|The Carnian/Norian Swiss pterosaur Caviramus schesaplanensis, one of the earliest species to take pterosaur anatomy to strange new places. Anyone else want to make puns about 'Cave-iramus' with this picture? No? Anyone...?|
*This skeleton was described as the holotype of a new genus and species, Raeticodactylus filisurensis, but a number of recent workers have shown it to be very likely congeneric, if not entirely synonymous, with C. schesaplanensis. I'm treating the two as the same taxon here.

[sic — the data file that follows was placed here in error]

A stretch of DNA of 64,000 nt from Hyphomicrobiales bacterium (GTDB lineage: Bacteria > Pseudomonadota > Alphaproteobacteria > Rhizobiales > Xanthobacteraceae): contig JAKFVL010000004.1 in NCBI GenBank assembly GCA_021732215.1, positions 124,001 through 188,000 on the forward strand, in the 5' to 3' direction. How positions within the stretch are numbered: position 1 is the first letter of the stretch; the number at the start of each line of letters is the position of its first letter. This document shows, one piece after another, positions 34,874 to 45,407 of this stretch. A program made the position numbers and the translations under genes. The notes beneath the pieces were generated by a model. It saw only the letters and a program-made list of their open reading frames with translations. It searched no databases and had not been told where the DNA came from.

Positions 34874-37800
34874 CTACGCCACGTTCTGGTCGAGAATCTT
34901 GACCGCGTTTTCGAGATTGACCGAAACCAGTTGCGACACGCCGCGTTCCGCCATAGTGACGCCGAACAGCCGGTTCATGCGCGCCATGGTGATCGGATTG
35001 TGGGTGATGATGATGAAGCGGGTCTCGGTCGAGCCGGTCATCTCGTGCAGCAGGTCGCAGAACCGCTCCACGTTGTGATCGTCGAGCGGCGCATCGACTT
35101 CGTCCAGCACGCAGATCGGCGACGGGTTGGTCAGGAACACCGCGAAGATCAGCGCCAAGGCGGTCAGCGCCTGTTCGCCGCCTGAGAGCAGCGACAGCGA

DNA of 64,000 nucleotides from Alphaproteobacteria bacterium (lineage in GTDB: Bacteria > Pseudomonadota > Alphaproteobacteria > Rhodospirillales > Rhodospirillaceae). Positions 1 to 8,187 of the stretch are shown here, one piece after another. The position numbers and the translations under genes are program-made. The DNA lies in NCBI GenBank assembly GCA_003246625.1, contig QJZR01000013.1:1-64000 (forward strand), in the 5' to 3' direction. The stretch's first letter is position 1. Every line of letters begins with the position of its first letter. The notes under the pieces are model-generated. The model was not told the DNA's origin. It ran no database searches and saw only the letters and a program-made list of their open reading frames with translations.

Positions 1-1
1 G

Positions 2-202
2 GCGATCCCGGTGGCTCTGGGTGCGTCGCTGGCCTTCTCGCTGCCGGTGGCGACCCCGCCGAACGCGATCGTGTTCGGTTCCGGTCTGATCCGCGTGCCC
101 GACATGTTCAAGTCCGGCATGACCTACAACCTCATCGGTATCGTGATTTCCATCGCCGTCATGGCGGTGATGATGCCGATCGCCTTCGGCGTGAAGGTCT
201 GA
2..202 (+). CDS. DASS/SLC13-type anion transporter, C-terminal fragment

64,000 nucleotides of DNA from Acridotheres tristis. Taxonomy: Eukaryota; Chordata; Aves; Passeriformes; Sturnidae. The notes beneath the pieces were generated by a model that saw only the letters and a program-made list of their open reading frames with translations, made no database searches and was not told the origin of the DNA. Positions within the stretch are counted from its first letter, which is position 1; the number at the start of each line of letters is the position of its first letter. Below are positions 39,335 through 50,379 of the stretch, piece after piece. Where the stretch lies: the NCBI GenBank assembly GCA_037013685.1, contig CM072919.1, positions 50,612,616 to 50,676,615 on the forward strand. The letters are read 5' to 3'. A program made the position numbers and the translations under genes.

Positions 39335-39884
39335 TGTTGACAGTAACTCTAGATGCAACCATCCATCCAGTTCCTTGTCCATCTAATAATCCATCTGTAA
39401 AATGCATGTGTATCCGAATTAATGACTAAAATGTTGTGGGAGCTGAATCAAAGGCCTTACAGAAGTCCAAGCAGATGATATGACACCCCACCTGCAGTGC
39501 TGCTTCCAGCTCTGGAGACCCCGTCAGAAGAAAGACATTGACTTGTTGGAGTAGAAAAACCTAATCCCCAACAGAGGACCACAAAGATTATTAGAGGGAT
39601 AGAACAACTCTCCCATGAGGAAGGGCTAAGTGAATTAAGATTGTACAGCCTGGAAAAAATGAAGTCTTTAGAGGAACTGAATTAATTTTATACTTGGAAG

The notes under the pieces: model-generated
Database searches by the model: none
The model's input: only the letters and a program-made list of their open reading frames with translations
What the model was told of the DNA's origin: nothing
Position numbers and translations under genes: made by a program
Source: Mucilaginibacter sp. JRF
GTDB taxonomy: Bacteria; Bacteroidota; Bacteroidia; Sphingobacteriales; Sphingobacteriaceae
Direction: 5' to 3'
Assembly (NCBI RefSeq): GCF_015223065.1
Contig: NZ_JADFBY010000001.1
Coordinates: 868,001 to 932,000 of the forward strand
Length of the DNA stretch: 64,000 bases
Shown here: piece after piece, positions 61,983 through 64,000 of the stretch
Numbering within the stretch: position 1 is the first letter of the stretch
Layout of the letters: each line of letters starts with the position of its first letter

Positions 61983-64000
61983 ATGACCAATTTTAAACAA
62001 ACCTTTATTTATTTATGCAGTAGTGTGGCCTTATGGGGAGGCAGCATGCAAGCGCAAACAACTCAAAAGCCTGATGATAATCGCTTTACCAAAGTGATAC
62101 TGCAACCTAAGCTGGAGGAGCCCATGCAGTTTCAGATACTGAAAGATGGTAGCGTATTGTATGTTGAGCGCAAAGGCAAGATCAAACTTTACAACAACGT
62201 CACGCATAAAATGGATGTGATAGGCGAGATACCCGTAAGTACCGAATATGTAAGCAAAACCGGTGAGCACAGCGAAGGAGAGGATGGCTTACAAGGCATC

Pterodactylus and Tupandactylus. The most parsimonious interpretation of this is that Caviramus had a big soft-tissue crest too, and - if the bony crest portion is indicative of the soft-tissue extent, as seems apparent from some pterosaur fossils - it might have been quite a spectacularly adorned animal. Caviramus seems to represent one of the first experiments with this sort of outlandish headgear, there being only one other Triassic species which could rival it for crest development (Austriadactylus cristatus - see Dalla Vecchia et al. 2002) .